MsAnnThroppy Tue 09-Aug-11 15:36:38

No, I do not think YABU, there is something oxymoronic about these riots being organised by the businessman's best friend.

I'm struggling a bit with these riots, tbh. I'm usually to be found wringing my hands with the rest of the liberal chattering classes (or however anyone out there would like to insult the likes of me), but something about the sheer pointlessness, stupidity and naked avarice on display by these people leads me to hope they throw away the key.

I grew up in rural poverty, in a mining village, when industries were being destroyed and people were relying on food parcels to eat. When I first came to London, 20 years ago, I was amazed at how much was free for young people: free travel, free entry to museums, libraries, major cultural landmarks etc, the opportunity to broaden your mind and to see/experience other lives, cultures, races. The amazing parks! So much music, art, all the things that (for me) make life worth living on offer if you look for it. I had none of this growing up (in the pre-internet years). I just thought growing up in London must be great, no matter how poor you are.

Nicking trainers has nothing to do with social depravation, it is about a consumerist fuelled desire to acquire an image and a lifestyle you can't be bothered to work for, and in fact, is incompatible with "work", since it is the gangsta/rappa/street hardman image these people are aiming for, combined with 15 minutes of notoriety on Facebook, the new opium of the people.

MsAnnThroppy Tue 09-Aug-11 15:39:57

I have read a lot (gawd, a lot) of insurance schedules relating to property, and riot and civil disturbance is generally excluded, ime. It's just so bloody awful for the people who tried to help their communities thrive with their businesses/offering employment.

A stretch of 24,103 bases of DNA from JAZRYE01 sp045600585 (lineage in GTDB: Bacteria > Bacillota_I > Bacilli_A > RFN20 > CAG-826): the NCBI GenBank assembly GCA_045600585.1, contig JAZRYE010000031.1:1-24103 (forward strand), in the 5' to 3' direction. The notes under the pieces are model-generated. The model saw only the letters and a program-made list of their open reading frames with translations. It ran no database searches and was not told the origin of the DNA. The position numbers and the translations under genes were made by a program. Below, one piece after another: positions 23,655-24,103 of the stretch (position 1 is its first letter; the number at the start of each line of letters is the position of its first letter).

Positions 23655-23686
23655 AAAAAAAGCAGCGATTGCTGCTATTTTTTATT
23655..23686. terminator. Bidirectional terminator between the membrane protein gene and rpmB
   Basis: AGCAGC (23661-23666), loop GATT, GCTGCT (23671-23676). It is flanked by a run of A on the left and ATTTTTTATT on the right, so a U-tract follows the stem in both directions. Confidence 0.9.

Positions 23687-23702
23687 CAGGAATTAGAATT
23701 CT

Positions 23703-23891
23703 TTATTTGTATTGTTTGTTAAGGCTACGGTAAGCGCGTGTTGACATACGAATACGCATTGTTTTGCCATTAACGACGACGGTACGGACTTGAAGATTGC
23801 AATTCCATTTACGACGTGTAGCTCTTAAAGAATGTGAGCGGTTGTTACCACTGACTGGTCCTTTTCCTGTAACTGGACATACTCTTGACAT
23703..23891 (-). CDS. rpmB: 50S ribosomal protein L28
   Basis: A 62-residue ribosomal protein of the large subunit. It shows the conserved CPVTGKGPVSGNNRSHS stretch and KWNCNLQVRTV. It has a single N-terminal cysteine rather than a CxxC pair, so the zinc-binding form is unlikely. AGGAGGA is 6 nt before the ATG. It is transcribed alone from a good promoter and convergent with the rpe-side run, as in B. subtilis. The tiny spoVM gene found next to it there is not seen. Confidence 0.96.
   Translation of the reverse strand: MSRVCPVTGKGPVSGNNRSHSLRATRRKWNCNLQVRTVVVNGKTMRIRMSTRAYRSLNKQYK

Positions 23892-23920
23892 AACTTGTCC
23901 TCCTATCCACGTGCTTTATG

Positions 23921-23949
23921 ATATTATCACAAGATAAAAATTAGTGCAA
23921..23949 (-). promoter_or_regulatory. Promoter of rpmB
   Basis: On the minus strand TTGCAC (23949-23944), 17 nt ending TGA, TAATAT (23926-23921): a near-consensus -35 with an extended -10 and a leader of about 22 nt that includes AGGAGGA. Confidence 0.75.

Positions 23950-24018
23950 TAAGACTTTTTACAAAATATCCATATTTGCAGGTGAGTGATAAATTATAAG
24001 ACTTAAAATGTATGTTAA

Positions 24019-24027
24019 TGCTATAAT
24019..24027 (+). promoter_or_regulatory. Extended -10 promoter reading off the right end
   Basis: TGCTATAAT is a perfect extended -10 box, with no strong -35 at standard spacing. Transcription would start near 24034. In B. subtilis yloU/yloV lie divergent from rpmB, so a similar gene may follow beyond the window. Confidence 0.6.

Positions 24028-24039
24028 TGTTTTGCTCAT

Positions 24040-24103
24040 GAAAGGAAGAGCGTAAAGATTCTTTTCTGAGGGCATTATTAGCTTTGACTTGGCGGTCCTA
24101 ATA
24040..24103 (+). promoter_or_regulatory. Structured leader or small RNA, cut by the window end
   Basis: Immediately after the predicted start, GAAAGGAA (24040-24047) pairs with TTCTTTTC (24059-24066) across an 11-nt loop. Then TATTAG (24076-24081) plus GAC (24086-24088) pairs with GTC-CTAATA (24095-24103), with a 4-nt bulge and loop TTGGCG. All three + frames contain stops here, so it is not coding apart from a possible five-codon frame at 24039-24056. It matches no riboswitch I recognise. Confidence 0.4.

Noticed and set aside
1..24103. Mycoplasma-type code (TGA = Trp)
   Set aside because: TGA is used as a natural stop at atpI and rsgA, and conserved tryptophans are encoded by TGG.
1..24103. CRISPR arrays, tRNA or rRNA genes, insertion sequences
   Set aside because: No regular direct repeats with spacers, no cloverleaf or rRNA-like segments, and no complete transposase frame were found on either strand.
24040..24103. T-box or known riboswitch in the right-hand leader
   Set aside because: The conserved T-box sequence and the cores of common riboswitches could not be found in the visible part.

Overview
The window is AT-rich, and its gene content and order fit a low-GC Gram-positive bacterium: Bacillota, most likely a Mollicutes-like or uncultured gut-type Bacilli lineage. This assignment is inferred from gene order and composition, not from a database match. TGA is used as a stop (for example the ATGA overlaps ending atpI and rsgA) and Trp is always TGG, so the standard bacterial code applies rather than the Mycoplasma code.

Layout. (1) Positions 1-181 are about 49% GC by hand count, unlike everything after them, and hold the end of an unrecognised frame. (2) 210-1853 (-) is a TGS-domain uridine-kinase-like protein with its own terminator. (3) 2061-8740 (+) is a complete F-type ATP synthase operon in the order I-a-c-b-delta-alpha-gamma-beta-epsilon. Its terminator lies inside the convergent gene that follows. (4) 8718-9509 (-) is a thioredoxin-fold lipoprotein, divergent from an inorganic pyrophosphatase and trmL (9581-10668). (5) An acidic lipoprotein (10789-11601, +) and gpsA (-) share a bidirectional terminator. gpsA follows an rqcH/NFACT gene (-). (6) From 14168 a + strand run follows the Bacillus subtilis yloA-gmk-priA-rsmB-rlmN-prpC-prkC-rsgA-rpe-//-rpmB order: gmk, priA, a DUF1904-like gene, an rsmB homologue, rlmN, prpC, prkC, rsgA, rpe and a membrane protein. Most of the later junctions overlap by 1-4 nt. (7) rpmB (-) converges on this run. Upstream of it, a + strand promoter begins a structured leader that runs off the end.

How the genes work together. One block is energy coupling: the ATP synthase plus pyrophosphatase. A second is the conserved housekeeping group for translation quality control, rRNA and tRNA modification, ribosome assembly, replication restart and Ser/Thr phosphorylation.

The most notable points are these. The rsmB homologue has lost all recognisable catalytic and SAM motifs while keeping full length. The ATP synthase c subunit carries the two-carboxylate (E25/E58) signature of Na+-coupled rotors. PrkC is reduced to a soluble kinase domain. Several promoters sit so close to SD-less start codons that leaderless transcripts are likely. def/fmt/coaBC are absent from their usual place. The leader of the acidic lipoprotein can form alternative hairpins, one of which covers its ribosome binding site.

TheBigJessie Tue 09-Aug-11 15:40:32

You can get a Blackberry contract for £10-15 a month, actually.

I point this out, for the sake of facts, not to justify criminal activity.

LucreziaDomina Tue 09-Aug-11 15:42:22

It would come under arson.

LucreziaDomina Tue 09-Aug-11 15:44:20

Some woolly liberal handwringing excusing claptrap written by Camila Whatserface from Kids Company in the Telegraph.

Fuck sake, quit blaming every other fucker but the scum and their parents.

LucreziaDomina Tue 09-Aug-11 15:45:51

Sorry, excusing claptrap in the Independant.

TheBigJessie Tue 09-Aug-11 15:49:06

There is an awful article in the Guardian defending the rioters, as well.

Maybe I should stop reading the Grauniad. It's been raising my blood pressure a lot in the last few years.

littlegreenalien Tue 09-Aug-11 15:51:07

Looting should carry a minimum sentence of sufficient length to act as a deterrent. No if, no buts, no early release for good behaviour. Plus benefits/earnings to be docked by 5% for life, for each proven episode of looting, to fund reparations.

We are not in the throes of a war being fought within the UK, we are not suffering some natural disaster, there is no excuse for the actions of the rioters/looters. There may be grounds for a grievance/protest of some kind but criminal acts are not acceptable.

I will don my flameproof suit here, but IMHO these riots have nothing to do with "cuts". I'll eat my hat if more than a minority of the rioters/looters have held down a job/provided for themself financially for any length of time. They are not the ones bearing the financial brunt of the cuts, yet.

These people are out for the thrill of a party atmosphere of gratuitous violent excitement with theft (looting) of other people's property providing an end of party goodybag to take home.

I would like for the police to be able to use sprays of permanent marking ink to shower them so that they can't run off and blend into the crowd. They'd hopefully be visible (even if only by their absence from their usual haunts) for days on end and could then be picked up in a more leisurely fashion after crowd dispersal.

chasingthedevils Tue 09-Aug-11 16:00:59

Unless you are going to kill off the poor; explanations will have to be discovered.

Cameron will talk tough because he thinks there are votes in it.

But his Tory mob are incapable of providing jobs for young men; which will help to solve the problem